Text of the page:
As noted in a report by the Sutherland Asbill firm, although over the first six months of 2013 FINRA has brought nearly the same number of disciplinary cases as the same period in 2012, fines are down significantly.  In addition, FINRA’s areas of focus have also changed.  So what does this mean for you?

For one, most of the larger cases that arose out of the financial crisis of 2008 have worked their way through the system.  This would account, in all likelihood, for the downward swing of the amount of fines. 

Considering that the number of cases remains essentially the same means that FINRA is just as active now as it was in 2012.  In other words, it remains critical for you to project the culture of compliance at your firm, which can only help you avoid disciplinary actions.

The types of cases also show somewhat of a shift in FINRA’s focus.  In order of the number of cases, FINRA has focused on the following:pointing.jpg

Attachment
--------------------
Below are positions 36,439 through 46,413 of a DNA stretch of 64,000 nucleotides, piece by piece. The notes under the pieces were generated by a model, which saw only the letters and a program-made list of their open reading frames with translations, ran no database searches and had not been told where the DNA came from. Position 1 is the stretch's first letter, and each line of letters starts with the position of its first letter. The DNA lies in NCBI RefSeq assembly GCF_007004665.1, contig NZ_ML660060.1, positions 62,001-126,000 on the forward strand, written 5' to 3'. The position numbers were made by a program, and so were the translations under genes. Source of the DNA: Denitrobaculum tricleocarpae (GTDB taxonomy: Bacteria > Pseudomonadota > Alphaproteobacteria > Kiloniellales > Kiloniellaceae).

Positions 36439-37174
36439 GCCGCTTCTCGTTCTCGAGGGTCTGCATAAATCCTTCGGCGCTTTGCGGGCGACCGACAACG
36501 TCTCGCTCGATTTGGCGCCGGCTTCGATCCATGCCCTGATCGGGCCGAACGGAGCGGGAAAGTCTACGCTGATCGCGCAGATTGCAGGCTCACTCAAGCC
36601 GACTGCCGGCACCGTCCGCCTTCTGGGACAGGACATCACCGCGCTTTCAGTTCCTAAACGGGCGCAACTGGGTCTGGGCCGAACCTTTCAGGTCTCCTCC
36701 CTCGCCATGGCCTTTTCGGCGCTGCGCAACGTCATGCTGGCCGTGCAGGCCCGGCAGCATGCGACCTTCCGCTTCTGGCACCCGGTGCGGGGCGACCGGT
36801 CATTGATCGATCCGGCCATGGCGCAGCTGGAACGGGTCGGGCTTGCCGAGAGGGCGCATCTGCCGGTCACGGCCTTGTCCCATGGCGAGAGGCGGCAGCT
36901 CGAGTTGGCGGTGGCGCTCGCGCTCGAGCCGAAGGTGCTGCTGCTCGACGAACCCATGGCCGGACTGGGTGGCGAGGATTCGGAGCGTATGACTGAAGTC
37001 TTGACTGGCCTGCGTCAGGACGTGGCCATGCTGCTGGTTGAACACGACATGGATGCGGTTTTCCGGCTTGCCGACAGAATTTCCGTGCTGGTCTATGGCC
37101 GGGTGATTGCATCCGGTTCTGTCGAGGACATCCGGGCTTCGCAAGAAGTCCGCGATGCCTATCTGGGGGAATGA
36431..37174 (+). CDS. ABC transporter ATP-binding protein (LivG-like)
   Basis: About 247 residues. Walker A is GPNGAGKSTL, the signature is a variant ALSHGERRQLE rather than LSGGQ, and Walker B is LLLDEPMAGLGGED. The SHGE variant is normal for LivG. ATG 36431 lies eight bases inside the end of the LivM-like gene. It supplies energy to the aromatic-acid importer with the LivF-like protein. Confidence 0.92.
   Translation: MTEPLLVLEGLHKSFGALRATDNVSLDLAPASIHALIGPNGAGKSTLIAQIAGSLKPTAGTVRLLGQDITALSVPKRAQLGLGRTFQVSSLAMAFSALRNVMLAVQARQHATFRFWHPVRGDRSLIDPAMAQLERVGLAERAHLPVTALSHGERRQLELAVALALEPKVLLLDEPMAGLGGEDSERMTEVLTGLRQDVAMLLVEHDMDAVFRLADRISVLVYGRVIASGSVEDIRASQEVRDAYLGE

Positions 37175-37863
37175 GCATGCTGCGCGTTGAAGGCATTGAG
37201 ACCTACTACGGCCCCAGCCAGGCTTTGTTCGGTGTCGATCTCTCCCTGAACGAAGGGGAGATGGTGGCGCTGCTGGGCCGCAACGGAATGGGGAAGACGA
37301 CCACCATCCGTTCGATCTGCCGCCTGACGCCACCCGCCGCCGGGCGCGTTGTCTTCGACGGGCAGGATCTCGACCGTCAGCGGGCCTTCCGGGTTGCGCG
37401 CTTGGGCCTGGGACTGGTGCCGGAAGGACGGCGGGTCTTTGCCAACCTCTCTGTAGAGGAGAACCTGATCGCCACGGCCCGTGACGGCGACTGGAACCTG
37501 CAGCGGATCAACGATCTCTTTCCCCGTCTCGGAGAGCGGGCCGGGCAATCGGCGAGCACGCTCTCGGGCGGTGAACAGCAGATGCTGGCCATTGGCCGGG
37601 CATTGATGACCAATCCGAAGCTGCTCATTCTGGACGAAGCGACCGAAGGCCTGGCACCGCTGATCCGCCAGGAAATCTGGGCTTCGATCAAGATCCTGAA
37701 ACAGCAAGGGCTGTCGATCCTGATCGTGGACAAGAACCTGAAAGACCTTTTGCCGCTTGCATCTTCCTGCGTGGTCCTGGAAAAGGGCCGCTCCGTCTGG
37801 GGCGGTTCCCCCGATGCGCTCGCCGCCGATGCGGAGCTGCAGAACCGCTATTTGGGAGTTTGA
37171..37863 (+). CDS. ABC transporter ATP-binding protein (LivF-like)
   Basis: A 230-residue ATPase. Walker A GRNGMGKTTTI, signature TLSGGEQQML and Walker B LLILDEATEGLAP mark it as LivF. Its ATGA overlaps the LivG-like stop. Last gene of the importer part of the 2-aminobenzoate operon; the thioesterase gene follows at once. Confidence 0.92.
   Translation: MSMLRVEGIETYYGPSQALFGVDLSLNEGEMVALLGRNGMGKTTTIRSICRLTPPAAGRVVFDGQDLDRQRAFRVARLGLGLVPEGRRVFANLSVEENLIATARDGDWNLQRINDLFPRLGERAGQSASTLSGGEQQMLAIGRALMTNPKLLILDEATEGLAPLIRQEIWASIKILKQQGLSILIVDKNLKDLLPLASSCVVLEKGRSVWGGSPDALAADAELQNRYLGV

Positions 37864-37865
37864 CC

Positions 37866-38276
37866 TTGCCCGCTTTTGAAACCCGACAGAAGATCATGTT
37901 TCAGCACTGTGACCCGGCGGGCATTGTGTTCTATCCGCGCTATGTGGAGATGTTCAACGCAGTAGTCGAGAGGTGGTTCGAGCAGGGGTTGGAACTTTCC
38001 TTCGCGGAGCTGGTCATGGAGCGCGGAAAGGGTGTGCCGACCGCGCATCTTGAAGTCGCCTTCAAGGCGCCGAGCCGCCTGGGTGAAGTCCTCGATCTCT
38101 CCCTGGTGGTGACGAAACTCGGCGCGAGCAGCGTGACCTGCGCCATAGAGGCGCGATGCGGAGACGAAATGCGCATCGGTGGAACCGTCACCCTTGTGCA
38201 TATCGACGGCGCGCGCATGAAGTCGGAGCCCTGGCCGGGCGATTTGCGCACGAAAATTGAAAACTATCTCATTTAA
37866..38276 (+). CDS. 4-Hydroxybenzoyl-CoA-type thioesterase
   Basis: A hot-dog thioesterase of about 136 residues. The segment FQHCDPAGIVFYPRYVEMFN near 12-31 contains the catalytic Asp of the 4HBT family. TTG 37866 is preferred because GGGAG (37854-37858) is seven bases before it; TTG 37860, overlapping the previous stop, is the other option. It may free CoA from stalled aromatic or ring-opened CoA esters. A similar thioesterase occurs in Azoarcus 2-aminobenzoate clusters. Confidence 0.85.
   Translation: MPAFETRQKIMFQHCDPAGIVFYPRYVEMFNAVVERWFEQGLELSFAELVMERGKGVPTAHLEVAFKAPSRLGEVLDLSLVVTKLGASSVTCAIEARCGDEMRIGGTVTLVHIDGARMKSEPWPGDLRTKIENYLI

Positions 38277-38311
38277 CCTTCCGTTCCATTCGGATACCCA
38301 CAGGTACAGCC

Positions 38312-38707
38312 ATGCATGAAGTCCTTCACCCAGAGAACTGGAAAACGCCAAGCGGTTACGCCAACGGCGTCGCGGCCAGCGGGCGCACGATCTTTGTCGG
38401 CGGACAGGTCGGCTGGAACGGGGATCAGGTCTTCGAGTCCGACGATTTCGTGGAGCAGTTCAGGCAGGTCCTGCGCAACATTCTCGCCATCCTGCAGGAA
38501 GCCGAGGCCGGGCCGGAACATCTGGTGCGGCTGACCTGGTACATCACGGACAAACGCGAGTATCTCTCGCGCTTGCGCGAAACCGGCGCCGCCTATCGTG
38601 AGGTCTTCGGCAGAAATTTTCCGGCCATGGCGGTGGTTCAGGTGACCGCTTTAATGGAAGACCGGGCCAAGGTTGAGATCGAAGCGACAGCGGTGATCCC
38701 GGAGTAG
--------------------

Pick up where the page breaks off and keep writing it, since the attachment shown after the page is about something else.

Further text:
1. Municipal securities;
  2. Electronic communications;
  3. Mutual funds;
  4. Suitability; and
  5. Short selling.

In light of these areas of focus, now is as good a time as any to review your policies and procedures regarding the products noted above if they are sold or underwritten by your firm.  Similarly, you should focus on your electronic communications policies and procedures, including the monitoring of such communications.  Finally, attention must always be given to ensure you are only recommending suitable investments to your customers.

By staying on top of these areas, hopefully you will avoid FINRA’s attention.

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